The part about political activity says it all. This shameful reporter is nothing more than a shill for failure, and identity politics.

And since we're talking about politics invading escapist entertainment, it gets worse - as reported by the Indian Express, it looks like a new cartoon based on the Injustice game features Superman wrecking havoc upon Kashmir, which is angering residents of India:
The new DC animated film Injustice has landed itself in controversy after it allegedly called Kashmir ‘disputed’. The film is an adaptation of the video-game series of the same name that also spawned comic books.

[...] The clip, that went viral on social media, had the iconic superhero making short work of an aircraft, with a voice-over saying he along with Wonder Woman destroyed “every piece of military equipment”, and declared Kashmir an “arms-free” zone.

The clip does not make it clear if he destroyed the military hardware of every country or just India as the clip did not mention any country. The video also showed the superhero forcing representatives of Israel and Palestine to agree on a peace deal.
Well gee, this is getting more sickening by the minute. Israeli realists could say this is where Warner Brothers has truly dealt a smack in the face to Siegel/Shuster, and also William Marston and H.G. Peter. India Today says:
The video, after being uploaded, has been viewed over 1.3 lakh times. Netizens were just not happy with the depiction of Kashmir and called it out for being blatantly wrong.

“How about Superman, Wonder Woman & DC doing something about Afghanistan,” a user said.

Another user commented, “Superman had a huge fan base in India, now be ready to lose it”.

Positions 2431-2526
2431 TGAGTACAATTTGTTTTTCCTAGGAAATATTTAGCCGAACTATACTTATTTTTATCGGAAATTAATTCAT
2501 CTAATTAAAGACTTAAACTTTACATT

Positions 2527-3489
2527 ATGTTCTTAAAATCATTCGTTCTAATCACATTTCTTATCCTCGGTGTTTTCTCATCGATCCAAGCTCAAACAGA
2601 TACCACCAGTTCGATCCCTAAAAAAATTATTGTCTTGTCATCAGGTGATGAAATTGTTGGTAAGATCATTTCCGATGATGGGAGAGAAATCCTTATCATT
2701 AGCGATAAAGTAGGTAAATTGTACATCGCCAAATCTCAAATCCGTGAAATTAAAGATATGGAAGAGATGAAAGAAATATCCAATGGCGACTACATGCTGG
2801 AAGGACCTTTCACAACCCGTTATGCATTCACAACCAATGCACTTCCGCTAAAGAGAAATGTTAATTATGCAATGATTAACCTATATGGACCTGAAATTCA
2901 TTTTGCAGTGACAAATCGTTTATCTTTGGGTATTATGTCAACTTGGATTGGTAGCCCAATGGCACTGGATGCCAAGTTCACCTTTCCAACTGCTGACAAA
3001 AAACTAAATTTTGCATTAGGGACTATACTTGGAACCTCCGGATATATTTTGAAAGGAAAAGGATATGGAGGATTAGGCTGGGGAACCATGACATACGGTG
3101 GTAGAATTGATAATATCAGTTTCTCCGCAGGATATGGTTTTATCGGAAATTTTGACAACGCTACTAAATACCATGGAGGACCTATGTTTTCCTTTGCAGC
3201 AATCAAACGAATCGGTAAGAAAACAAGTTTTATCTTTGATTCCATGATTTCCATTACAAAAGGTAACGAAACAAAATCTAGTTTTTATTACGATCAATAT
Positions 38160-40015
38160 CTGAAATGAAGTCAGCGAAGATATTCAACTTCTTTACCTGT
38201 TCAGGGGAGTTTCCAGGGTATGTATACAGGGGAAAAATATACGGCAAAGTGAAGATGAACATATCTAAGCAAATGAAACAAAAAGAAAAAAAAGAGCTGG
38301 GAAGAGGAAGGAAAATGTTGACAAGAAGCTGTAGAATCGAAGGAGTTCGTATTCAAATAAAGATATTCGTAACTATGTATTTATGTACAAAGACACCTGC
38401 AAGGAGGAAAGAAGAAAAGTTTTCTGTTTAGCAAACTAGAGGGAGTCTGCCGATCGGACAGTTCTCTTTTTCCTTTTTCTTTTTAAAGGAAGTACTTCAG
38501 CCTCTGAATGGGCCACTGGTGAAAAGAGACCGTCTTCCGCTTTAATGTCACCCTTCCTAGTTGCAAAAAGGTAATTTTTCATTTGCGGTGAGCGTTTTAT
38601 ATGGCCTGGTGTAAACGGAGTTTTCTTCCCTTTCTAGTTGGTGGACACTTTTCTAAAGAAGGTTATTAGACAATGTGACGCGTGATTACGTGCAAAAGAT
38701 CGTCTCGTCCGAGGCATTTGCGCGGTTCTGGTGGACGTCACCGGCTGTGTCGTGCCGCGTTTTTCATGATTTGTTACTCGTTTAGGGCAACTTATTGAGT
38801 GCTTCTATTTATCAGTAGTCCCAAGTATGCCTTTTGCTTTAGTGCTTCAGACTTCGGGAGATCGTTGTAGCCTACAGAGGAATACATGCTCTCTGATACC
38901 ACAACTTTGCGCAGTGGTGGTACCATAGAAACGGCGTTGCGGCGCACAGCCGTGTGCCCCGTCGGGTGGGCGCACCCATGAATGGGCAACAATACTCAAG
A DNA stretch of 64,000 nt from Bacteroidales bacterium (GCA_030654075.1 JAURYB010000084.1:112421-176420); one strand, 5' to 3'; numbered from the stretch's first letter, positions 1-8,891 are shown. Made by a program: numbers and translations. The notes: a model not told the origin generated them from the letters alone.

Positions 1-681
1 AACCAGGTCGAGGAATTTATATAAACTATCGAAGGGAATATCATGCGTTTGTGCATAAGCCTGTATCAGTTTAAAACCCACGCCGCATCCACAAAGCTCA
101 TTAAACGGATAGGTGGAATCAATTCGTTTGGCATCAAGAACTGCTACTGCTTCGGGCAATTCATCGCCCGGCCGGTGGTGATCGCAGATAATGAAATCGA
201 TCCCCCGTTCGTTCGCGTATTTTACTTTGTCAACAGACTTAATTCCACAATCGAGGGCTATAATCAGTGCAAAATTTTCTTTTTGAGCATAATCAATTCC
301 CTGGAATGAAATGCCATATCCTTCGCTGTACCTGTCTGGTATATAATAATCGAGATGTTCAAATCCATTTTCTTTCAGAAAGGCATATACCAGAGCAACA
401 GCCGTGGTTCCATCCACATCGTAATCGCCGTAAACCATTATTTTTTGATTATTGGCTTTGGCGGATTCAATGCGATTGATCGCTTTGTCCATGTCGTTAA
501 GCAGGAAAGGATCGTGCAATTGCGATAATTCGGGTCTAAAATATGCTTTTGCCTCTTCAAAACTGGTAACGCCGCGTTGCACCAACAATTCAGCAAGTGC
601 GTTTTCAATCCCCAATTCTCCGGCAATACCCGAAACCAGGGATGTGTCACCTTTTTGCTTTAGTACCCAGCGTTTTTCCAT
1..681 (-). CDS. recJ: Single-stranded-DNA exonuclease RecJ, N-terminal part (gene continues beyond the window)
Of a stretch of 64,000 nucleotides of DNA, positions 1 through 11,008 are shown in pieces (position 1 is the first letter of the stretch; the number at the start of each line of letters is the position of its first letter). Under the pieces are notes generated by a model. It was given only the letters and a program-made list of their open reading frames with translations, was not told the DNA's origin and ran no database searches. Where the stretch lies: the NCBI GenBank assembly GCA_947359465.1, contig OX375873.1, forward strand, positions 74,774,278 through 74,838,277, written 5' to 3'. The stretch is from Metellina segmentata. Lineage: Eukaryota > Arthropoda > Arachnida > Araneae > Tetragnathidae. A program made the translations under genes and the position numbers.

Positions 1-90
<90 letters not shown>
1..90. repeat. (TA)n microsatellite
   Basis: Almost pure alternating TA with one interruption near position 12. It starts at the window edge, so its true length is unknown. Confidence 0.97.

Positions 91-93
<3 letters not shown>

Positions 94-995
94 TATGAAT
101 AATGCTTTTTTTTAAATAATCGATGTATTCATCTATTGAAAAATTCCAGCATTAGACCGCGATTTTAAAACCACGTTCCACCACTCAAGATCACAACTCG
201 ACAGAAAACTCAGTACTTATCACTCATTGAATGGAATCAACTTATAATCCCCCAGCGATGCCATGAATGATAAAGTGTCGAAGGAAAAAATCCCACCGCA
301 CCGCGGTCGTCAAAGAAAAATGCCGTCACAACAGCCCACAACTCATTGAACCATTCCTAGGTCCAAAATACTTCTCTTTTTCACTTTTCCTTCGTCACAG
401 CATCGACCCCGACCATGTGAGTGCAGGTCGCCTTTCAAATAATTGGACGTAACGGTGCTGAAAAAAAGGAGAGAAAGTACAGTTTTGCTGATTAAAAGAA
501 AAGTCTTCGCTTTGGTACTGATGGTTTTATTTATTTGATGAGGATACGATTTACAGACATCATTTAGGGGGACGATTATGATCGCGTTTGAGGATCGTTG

They're correct. Afghanistan's in ruins due to Joe Biden's disastrous retreat, with Americans still stuck behind enemy lines, and WB's putting out something like this? And as noted by Republic World:
One user on Twitter claimed, "Indian Air Force F/A-18D "Hornets", armed with AIM-9L "Sidewinder" InfraRed (IR) Close Combat Missiles (CCMs) is being destroyed by renowned Justice League icon Superman over Kashmir." It is to be noted that India does not fly US-made F-18 Hornets and Super Hornets, so there is less than an iota of realism in the DC film. Meanwhile, several netizens expressed that DC's portrayal of Kashmir as a disputed region is completely false, given Kashmir as well as PoK being Indian territories, the latter being forcibly occupied by Pakistan.

As per reports, Injustice was scheduled to release worldwide on October 19, 2021, however, it was leaked online earlier this month. After the new clip of the movie started circulating on the web, social media users started pointing out how DC is in-effect contributing to Pakistani propaganda of portraying Kashmir as a disputed region and wrongly depicting the Indian military as an occupying force.
If there really are planes resembling F-18 Hornets in this cartoon, one can only wonder if that's a stealth assault on the USA by extension. Considering how far Warner Brothers/AT&T, as the owner of the brand, leans to the left these days, it's hardly a shock from a western perspective they could churn out propaganda as hurtful to India as it is to Israel, by taking a morally equivalent approach to the subject, and obscuring the PLO was and still is a jihadist organization that should never have been allowed to take control of the regions it did within Israel. Now, they also seem to be taking a stance that could be siding with Pakistan, a country overrun with jihadism, despite Kashmir being part of India for a long time. What makes this disturbing is because Pakistan takes the side of the Taliban, and so, to make it look like the animators are siding with a country whose ideological perspective is evil only makes the cartoon's Injustice title look all the more fitting for the wrong reasons. Worst, it compounds what's gone wrong with a whole entertainment industry vehemently refusing to tackle serious issues like the Islamic terrorism that led to Sept. 11 and the destruction of the World Trade Center 20 years ago.